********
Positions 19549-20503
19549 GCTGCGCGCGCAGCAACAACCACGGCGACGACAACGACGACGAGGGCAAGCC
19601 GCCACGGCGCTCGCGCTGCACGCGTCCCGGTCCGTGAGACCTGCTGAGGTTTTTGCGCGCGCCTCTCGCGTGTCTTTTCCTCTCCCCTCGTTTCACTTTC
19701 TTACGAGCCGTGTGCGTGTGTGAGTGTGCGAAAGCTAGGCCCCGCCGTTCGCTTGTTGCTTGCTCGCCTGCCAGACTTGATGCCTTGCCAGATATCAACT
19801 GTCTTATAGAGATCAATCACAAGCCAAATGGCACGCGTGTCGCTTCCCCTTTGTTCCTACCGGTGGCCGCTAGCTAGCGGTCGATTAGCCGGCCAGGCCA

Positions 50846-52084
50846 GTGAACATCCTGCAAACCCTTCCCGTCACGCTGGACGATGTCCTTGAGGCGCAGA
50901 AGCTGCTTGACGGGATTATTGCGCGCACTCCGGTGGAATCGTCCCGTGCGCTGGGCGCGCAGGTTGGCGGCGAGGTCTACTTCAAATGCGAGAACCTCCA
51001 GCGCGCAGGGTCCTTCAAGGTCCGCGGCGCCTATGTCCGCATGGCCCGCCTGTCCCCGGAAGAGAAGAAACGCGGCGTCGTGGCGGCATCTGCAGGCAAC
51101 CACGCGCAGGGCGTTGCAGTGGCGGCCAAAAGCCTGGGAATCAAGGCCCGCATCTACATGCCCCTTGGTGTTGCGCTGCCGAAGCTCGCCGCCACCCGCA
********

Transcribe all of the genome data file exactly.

Positions 19549-20503
19549 GCTGCGCGCGCAGCAACAACCACGGCGACGACAACGACGACGAGGGCAAGCC
19601 GCCACGGCGCTCGCGCTGCACGCGTCCCGGTCCGTGAGACCTGCTGAGGTTTTTGCGCGCGCCTCTCGCGTGTCTTTTCCTCTCCCCTCGTTTCACTTTC
19701 TTACGAGCCGTGTGCGTGTGTGAGTGTGCGAAAGCTAGGCCCCGCCGTTCGCTTGTTGCTTGCTCGCCTGCCAGACTTGATGCCTTGCCAGATATCAACT
19801 GTCTTATAGAGATCAATCACAAGCCAAATGGCACGCGTGTCGCTTCCCCTTTGTTCCTACCGGTGGCCGCTAGCTAGCGGTCGATTAGCCGGCCAGGCCA

Positions 50846-52084
50846 GTGAACATCCTGCAAACCCTTCCCGTCACGCTGGACGATGTCCTTGAGGCGCAGA
50901 AGCTGCTTGACGGGATTATTGCGCGCACTCCGGTGGAATCGTCCCGTGCGCTGGGCGCGCAGGTTGGCGGCGAGGTCTACTTCAAATGCGAGAACCTCCA
51001 GCGCGCAGGGTCCTTCAAGGTCCGCGGCGCCTATGTCCGCATGGCCCGCCTGTCCCCGGAAGAGAAGAAACGCGGCGTCGTGGCGGCATCTGCAGGCAAC
51101 CACGCGCAGGGCGTTGCAGTGGCGGCCAAAAGCCTGGGAATCAAGGCCCGCATCTACATGCCCCTTGGTGTTGCGCTGCCGAAGCTCGCCGCCACCCGCA